This month, Lionel Choi pays tribute to Sviatoslav Richter (1915 - 1997), one of the greatest pianists of the 20th century, who passed away on the 1st August.
On August 1st, the music world mourned the loss of Russian pianist Sviatoslav Richter, who died of a heart attack in a Moscow hospital. He was 82.
Richter was a great pianist. I don't think we even need to qualify that last statement. In a world that is dominated by countless young virtuosos who make better keyboard acrobats than musicians, the passing of Richter certainly marked the tragic end to an era of piano-playing of such a special stature and personality.
He had a huge, formidable technique, and it is amazing how he used it to illuminate the musical aspects of the pieces before him, breathing life and passion into every note. Richter was a storyteller, a magician. He had a bold, vivid musical imagination, one that mirrored his profound and deep love for what he did. He spoke in a unique yet sensible and powerfully poetic language, hardly ever resorting to controversy to gain attention. Indeed, each time you hear a Richter record, you just have to sit up and listen.
Given the legendary status that he had long acquired, it therefore comes as a surprise that he actually had a fairly late start to his professional piano career.
Born in 1915 in Ukraine, Richter started off by teaching himself the piano. After brief and relatively unknown stints as conductor and composer, he finally found his true calling at the keyboard. While other child prodigies were stunning audiences the world over at tender young ages, Richter only gave his first recital at the age of 19.
Formal lessons only started in 1937 when he entered the Moscow Conservatory as a student of Heinrich Neuhaus. Besides embarking on a close friendship with fellow student Emil Gilels, another great pianist, he also worked with composer Sergei Prokofiev, some of whose works he premiered, and who also dedicated the Ninth Sonata to the young pianist.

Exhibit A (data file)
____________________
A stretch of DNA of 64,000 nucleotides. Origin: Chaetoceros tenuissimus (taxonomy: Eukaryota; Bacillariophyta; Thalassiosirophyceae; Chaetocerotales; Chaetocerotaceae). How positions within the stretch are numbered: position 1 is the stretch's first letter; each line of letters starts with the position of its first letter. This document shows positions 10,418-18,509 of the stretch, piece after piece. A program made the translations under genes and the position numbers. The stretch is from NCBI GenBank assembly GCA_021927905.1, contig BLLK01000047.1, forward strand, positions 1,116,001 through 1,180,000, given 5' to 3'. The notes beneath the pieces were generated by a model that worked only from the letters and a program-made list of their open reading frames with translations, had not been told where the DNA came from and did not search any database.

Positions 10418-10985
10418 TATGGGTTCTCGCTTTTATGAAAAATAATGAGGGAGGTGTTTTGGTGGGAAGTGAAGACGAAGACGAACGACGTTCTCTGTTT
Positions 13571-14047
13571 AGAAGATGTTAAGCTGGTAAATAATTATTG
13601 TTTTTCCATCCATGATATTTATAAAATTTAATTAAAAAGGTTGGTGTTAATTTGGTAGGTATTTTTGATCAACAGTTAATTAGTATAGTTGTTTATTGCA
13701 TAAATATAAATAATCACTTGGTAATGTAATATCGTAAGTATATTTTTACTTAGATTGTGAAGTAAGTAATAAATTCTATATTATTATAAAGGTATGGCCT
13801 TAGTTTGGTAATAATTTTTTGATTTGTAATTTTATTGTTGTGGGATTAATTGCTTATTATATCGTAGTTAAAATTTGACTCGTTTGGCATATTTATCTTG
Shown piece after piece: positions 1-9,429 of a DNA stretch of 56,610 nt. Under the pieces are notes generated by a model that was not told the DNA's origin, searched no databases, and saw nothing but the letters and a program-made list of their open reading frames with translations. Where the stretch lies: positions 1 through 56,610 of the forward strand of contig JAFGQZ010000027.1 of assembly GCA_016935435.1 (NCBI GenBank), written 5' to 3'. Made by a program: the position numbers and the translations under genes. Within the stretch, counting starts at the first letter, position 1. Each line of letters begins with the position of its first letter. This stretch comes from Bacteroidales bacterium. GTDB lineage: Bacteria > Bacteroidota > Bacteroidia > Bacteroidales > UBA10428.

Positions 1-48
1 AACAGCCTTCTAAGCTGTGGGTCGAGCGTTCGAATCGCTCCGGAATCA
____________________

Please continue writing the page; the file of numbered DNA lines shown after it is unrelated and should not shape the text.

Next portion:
In fact, so successful was this symbiosis that Richter came to be known throughout his career as the foremost interpreter of Prokofiev's music. "Then as now, the whole man existed for me in his works, which meant as much to me as he did himself," he wrote after Prokofiev's death.
Despite giving as many as 120 concerts a year, Richter's remarkable pianism never quite reached the West (except through poor-quality records) until 1960, when he played first in Finland, then in America where his electrifying playing took the whole country by storm. The New York Times proclaimed him to be a "pianist of style, poetry and imagination: a complete artist".
And now, nearly four decades later, Richter had left behind an extensive discography by which he will be fondly remembered, and which embraces an immensely-varied repertoire. We particularly remember how he was able to expound profound insights in Beethoven, Rachmaninov, Schumann, Tchaikovsky and Scriabin; how he communicated the sublime spirituality and humanity in Schubert's music; how we were baffled yet utterly swept away by his Bach playing; and how he championed Prokofiev and Shostakovich, bringing us closer to the heart of their music with jaw-dropping mastery.
With his sad departure, Richter has left a large vacuum in the music world that will certainly remain unfilled for a long, long time to come.
Click here to hear an extract of Richter's performance of Prokofiev's Piano Sonata No.7. You need the RealAudio 3.0 player. (Note that due to disk space constraints, the files will not be played as a continuous stream but will be downloaded onto your local drive.)
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Copyright © 1997 Lionel H Y Choi